U.K. Doctors Can Prescribe Cannabis Now. They May Not Know How
(Bloomberg) -- The green wave of cannabis legalization is coming to the U.K.
Britain’s government will officially allow some physicians to prescribe medical marijuana, beginning Thursday. It will take time to import a supply, and many doctors may not know how to use it, but the U.K.’s 66 million people add a significant new market for the booming global industry.
While Europe has lagged behind Canada and some U.S. states in legalization, sentiment around medical cannabis moved U.K. officials to act this year. Three-quarters of British people think doctors should be able to prescribe marijuana for medical purposes, according to a poll by YouGov in May. The issue heated up over the summer as parents of children who used the drug to treat seizures pressed the government for legalization.
In October, Home Secretary Sajid Javid announced that cannabis would become legal on Nov. 1 for specialist doctors, not general practitioners, to prescribe for any condition. Javid cited “heartbreaking cases involving sick children” as a motivation for the change.
Medical cannabis will still face a number of restrictions. Doctors will need approval on a case-by-case basis before issuing a prescription. The Royal College of Physicians doesn’t recommend cannabis for pain treatment, so patients may not be able to get it through the National Health Service for that purpose.
Supply shouldn’t be an issue, according to Cosmo Feilding Mellen, managing director at a British unit of Canopy Growth Corp. Companies will apply for import licenses in the coming weeks, he said. That should bring Canadian product to the market by the end of the year.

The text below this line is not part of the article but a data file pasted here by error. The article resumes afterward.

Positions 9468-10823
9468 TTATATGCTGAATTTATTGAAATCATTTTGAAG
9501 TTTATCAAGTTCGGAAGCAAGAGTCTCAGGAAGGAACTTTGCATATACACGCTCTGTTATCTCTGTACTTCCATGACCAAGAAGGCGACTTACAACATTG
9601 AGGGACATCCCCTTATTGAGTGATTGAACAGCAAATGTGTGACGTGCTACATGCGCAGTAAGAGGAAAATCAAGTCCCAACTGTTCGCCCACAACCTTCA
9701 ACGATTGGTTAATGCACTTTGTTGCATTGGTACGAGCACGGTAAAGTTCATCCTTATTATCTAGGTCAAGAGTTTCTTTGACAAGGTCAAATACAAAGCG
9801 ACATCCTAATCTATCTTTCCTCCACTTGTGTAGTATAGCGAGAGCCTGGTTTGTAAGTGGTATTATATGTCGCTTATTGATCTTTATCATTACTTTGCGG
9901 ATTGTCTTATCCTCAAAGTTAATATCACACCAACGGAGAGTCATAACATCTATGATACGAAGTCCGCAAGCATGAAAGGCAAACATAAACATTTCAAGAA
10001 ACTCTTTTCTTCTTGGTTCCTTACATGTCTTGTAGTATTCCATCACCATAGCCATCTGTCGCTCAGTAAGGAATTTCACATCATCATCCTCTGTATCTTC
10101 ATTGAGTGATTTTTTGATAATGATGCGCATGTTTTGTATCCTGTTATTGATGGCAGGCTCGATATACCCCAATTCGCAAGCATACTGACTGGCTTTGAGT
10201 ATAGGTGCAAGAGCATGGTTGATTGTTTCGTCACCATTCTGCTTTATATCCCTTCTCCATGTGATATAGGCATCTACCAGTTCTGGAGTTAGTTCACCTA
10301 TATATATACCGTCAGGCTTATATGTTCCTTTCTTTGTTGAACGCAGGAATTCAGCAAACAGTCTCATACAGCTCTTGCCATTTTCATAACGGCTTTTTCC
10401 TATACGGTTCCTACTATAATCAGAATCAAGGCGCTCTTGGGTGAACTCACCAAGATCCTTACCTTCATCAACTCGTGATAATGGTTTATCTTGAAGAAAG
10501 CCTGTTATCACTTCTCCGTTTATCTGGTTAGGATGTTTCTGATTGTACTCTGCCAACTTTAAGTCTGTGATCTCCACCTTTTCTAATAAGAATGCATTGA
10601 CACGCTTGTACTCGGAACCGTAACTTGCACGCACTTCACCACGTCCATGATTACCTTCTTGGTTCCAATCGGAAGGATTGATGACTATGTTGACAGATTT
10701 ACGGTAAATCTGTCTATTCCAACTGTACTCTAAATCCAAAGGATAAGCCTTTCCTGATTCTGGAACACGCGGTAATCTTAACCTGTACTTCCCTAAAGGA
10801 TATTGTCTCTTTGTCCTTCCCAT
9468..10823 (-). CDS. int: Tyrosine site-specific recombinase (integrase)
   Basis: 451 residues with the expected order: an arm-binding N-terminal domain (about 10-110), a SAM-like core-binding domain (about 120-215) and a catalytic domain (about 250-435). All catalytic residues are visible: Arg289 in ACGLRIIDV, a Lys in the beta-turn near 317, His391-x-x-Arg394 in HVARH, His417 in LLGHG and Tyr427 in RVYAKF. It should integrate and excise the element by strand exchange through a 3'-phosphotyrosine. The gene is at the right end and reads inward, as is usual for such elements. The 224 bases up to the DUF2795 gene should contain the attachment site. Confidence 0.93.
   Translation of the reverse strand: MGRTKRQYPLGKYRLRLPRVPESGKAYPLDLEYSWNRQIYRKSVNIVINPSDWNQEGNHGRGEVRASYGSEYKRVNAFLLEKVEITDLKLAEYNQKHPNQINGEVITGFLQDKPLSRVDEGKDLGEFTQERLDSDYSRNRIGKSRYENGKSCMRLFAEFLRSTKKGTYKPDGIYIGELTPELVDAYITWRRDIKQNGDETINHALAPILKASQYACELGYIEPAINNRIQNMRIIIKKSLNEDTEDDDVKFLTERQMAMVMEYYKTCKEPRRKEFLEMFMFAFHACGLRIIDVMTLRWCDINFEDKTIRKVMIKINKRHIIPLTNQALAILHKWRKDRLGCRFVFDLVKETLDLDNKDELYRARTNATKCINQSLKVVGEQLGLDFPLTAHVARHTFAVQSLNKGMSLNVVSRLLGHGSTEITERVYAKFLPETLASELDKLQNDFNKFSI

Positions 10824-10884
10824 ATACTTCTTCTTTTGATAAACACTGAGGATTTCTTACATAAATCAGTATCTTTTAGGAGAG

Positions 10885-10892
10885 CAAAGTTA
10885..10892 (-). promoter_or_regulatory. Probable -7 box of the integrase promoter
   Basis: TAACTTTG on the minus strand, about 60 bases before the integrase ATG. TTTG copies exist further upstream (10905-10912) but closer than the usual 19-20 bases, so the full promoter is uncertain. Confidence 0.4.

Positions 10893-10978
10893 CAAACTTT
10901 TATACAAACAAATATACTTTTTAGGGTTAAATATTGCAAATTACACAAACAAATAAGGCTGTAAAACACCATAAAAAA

“Based on the clinical guidelines, we’ll import as appropriately and quickly as possible,” he said by phone. “We expect there to be a huge demand, unmet demand for medicinal cannabis.”
Canopy will unroll a range of products derived from the plant, including oils and gel capsules, to meet the demand. Feilding Mellen expects any appropriately licensed pharmacy to be able to sell them.
The U.K. is the biggest producer of cannabis for medical and scientific purposes, according to the United Nations. GW Pharmaceuticals Plc, based in Cambridge, England, grows about 20 tons of cannabis annually at greenhouses the size of football fields.
The plants, genetically modified to remove psychoactive properties, are used to produce Epidiolex, a prescription drug for children with severe epilepsy. The U.S. Food and Drug Administration approved the treatment in June, making it the first prescription medicine derived from cannabis permitted to be sold in the U.S.
A major hurdle in the U.K. will be to get doctors familiar enough with the plant to prescribe it.
“The general public won’t see a difference for a few months, until slowly but surely more doctors are willing to prescribe,” said Michael Barnes, a neurologist and medical cannabis advocate. Barnes, who co-authored a paper for the All Party Parliamentary Group for Drug Policy Reform on cannabis in 2016, first encountered it as a medicine years ago when he worked with multiple sclerosis patients who bought the drug illegally.
After hearing of its benefits from users, “I thought, ‘For heaven’s sake, this is a medicine that does some good,’” Barnes said.
To get more doctors educated, Barnes will help launch a free online course on Monday through the London-based Academy of Medical Cannabis. The project was funded by Canadian company Aphria Inc. and the U.K.-based investment group European Cannabis Holdings but will operate independently of those organizations, Barnes said.
As the drug becomes available, some patients say they’re looking forward to the prospect of relief.
“It’s a life-changing moment for a lot of people,” said Jake Barrow, 31, of London.
Barrow has been left with pain and eating issues since he suffered a diaphragmatic hernia at birth. The only medication he’s found that works is cannabis. With legalization, he looks forward to safe, professional access to an effective treatment.
“I need to be given the medicine and some guidance so I can learn how to use it properly,” Barrow said by phone. “I’ll probably break down and cry when I get outside the pharmacy.”
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